Article Text

Association between triage level and outcomes at Médecins Sans Frontières trauma hospital in Kunduz, Afghanistan, 2015
  1. Hadjer Latif Daebes1,
  2. Linnea Latifa Tounsi1,
  3. Maximilian Nerlander1,
  4. Martin Gerdin Wärnberg1,2,
  5. Momer Jaweed3,
  6. Bashir Ahmad Mamozai3,
  7. Masood Nasim4,
  8. Miguel Trelles5,
  9. Johan von Schreeb1
  1. 1Center for Research on Health Care in Disasters, Department of Global Public Health, Karolinska Institutet, Stockholm, Sweden
  2. 2Function Perioperative Medicine and Intensive Care, Karolinska University Hospital, Solna, Sweden
  3. 3Medical Department, Médecins Sans Frontières, Kunduz, Afghanistan
  4. 4Medical Coordination, Médecins Sans Frontières, Kabul, Afghanistan
  5. 5Medical Department, Operational Centre Brussels, Doctors without Borders, Bruxelles, Belgium
  1. Correspondence to Hadjer Latif Daebes, Department of Public Health Sciences, Karolinska Institute, 171 77 Stockholm, Sweden; hadjer.daebes{at}vgregion.se

Abstract

Background Five million people die annually due to injuries; an increasing part is due to armed conflict in low-income and middle-income countries, demanding resolute emergency trauma care. In Afghanistan, a low-income country that has experienced conflict for over 35 years, conflict related trauma is a significant public health problem. To address this, the non-governmental organisation Médecins Sans Frontières (MSF) set up a trauma centre in Kunduz (Kunduz Trauma Centre (KTC)). MSF’s standardised emergency operating procedures include the South African Triage Scale (SATS). To date, there are few studies that assess how triage levels correspond with outcome in low-resource conflict settings

Aim This study aims to assess to what extent SATS triage levels correlated to outcomes in terms of hospital admission, intensive care unit (ICU) admission and mortality for patients treated at KTC.

Method and materials This retrospective study used routinely collected data from KTC registries. A total of 17 970 patients were included. The outcomes were hospital admission, ICU admission and mortality. The explanatory variable was triage level. Covariates including age, gender and delay to arrival were used. Logistic regression was used to study the correlation between triage level and outcomes.

Results Out of all patients seeking care, 28.7% were triaged as red or orange. The overall mortality was 0.6%. In total, 90% of those that died and 79% of ICU-admitted patients were triaged as red.

Conclusion The risk of positive and negative outcomes correlated with triage level. None of the patients triaged as green died or were admitted to the ICU whereas 90% of patients who died were triaged as red.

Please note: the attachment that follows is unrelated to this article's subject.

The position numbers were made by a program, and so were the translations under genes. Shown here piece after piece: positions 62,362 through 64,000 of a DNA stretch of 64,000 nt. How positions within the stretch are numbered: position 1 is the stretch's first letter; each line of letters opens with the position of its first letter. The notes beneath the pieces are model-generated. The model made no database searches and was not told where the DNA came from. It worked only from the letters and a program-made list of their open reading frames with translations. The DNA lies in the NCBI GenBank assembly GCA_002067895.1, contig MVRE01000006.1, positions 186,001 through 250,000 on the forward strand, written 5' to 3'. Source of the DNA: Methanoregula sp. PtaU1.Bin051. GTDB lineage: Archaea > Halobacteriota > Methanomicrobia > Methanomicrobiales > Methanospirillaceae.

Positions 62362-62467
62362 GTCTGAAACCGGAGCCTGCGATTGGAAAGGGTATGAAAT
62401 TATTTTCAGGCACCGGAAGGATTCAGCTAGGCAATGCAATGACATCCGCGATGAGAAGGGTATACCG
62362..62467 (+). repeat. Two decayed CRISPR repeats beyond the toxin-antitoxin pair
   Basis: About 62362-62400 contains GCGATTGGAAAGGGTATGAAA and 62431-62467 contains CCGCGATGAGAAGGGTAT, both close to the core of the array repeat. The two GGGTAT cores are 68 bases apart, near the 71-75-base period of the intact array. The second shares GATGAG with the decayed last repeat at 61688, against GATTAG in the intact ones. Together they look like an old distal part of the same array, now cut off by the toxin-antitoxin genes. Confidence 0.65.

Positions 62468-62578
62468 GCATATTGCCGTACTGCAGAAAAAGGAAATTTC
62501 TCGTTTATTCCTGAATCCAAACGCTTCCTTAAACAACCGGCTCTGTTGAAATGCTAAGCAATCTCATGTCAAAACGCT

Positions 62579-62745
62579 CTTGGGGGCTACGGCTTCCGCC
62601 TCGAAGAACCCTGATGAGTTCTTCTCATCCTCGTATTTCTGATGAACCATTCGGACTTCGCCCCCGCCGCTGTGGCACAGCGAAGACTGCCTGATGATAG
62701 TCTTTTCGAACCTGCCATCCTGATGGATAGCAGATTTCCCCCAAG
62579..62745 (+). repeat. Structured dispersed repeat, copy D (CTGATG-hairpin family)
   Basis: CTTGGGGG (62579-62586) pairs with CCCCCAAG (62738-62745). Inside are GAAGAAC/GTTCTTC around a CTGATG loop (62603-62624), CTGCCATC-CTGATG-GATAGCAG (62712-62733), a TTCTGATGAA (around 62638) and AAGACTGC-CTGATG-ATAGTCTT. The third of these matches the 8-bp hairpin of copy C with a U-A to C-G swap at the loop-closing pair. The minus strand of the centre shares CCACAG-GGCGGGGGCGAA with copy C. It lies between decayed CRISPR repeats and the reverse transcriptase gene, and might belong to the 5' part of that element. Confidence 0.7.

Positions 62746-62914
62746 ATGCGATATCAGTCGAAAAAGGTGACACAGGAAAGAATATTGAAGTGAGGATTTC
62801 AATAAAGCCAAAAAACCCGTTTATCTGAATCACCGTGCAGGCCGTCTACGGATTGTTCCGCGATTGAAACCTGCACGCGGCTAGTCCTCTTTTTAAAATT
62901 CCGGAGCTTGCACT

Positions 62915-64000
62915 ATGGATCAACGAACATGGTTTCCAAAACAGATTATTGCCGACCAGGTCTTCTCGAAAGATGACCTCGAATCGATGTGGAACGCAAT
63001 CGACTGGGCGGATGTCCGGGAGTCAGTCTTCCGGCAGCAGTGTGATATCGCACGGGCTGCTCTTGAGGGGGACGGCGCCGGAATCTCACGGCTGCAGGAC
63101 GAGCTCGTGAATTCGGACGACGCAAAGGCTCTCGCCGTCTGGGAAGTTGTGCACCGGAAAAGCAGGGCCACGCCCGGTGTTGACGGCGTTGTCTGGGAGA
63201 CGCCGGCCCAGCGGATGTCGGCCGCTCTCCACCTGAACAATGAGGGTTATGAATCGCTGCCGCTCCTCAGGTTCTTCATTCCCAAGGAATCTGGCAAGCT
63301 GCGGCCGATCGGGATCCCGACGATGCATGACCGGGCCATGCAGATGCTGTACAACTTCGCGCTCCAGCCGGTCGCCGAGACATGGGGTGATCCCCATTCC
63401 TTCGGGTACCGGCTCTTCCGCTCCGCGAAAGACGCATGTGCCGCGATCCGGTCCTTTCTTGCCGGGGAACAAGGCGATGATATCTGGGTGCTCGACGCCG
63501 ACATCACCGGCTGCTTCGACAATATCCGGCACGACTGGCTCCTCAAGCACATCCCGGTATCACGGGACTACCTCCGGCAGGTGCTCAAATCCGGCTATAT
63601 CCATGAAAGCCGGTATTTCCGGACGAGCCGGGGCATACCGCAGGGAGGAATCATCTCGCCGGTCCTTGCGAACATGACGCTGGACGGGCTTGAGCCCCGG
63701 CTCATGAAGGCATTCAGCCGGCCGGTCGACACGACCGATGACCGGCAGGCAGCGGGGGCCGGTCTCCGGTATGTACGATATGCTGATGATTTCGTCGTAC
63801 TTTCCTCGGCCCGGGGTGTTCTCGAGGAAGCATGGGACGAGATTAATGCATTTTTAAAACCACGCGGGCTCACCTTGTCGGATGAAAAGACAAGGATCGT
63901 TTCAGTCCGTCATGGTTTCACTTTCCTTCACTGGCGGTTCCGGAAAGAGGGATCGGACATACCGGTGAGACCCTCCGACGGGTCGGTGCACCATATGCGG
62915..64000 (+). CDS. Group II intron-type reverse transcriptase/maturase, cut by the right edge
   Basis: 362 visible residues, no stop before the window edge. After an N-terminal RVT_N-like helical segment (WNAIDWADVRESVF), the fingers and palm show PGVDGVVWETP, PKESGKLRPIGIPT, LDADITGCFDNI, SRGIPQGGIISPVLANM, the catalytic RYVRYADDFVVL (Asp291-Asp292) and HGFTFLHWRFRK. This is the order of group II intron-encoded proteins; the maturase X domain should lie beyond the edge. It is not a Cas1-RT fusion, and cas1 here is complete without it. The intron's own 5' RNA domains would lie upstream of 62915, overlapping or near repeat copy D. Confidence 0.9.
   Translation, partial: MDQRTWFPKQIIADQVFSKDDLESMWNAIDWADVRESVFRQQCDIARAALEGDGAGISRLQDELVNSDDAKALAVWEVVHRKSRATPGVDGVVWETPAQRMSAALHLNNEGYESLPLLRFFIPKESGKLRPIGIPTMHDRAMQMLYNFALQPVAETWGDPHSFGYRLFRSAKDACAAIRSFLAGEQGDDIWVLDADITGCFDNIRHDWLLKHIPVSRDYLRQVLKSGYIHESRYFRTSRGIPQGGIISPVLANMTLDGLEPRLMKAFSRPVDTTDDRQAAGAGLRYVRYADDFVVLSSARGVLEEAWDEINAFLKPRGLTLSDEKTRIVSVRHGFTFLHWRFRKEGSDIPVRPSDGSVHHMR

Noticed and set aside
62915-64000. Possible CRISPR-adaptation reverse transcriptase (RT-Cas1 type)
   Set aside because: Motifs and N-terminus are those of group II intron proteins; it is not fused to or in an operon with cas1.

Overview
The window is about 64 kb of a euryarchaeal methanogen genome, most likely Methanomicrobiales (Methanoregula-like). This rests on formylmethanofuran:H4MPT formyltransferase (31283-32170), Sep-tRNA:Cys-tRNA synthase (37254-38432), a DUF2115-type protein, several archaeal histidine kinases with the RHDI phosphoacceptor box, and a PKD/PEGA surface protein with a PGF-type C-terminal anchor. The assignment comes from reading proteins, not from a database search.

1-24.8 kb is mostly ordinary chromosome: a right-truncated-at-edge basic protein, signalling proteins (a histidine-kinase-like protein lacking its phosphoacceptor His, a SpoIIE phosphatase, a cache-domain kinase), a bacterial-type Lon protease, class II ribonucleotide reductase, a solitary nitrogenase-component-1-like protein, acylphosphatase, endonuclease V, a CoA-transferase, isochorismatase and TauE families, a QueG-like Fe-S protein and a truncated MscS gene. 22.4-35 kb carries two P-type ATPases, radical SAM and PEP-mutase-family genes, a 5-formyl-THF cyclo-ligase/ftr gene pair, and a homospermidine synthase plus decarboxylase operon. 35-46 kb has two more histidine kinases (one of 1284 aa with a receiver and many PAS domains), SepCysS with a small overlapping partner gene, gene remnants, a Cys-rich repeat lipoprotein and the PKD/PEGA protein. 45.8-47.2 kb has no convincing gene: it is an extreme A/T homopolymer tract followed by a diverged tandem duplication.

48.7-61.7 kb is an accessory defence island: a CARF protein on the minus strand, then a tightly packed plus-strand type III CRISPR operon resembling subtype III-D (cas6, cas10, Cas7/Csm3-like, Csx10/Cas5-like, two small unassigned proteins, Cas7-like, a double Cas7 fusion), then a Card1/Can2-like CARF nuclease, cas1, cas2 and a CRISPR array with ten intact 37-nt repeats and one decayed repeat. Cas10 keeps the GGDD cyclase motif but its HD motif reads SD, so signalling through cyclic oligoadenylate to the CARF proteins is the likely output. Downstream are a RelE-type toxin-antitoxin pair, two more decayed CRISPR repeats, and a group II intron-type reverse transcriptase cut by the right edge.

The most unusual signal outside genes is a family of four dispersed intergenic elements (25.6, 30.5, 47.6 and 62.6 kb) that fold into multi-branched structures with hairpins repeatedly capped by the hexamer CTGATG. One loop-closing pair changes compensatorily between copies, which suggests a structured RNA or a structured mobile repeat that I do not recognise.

• emergency care systems
  • emergency department
  • global health
  • Trauma
  • triage

Data availability statement

Data are available upon reasonable request. Data may be obtained from a third party and are not publicly available.

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Data availability statement

Data are available upon reasonable request. Data may be obtained from a third party and are not publicly available.

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Footnotes

  • Handling editor Ellen J Weber

  • Correction notice This article has been corrected since it was published. In the Results section of the Abstract 28.7% were triaged as red or orange instead of 70%.

  • Contributors All the authors have at some point read and revised the article. Coauthors from MSF Afghanistan have additionally been crucial in collecting all data and information. Data were analysed mainly by MGW, LLT and HLD. JvS revised the paper and supervised the entire work with the help of MT, MNe and MGW. JvS acted as the guarantor of the article.

  • Funding MGW, MNe and JvS were funded by a research grant (K919532243) from the National Board of Health and Welfare in Sweden.

  • Competing interests None declared.

  • Provenance and peer review Not commissioned; externally peer reviewed.

  • Supplemental material This content has been supplied by the author(s). It has not been vetted by BMJ Publishing Group Limited (BMJ) and may not have been peer-reviewed. Any opinions or recommendations discussed are solely those of the author(s) and are not endorsed by BMJ. BMJ disclaims all liability and responsibility arising from any reliance placed on the content. Where the content includes any translated material, BMJ does not warrant the accuracy and reliability of the translations (including but not limited to local regulations, clinical guidelines, terminology, drug names and drug dosages), and is not responsible for any error and/or omissions arising from translation and adaptation or otherwise.

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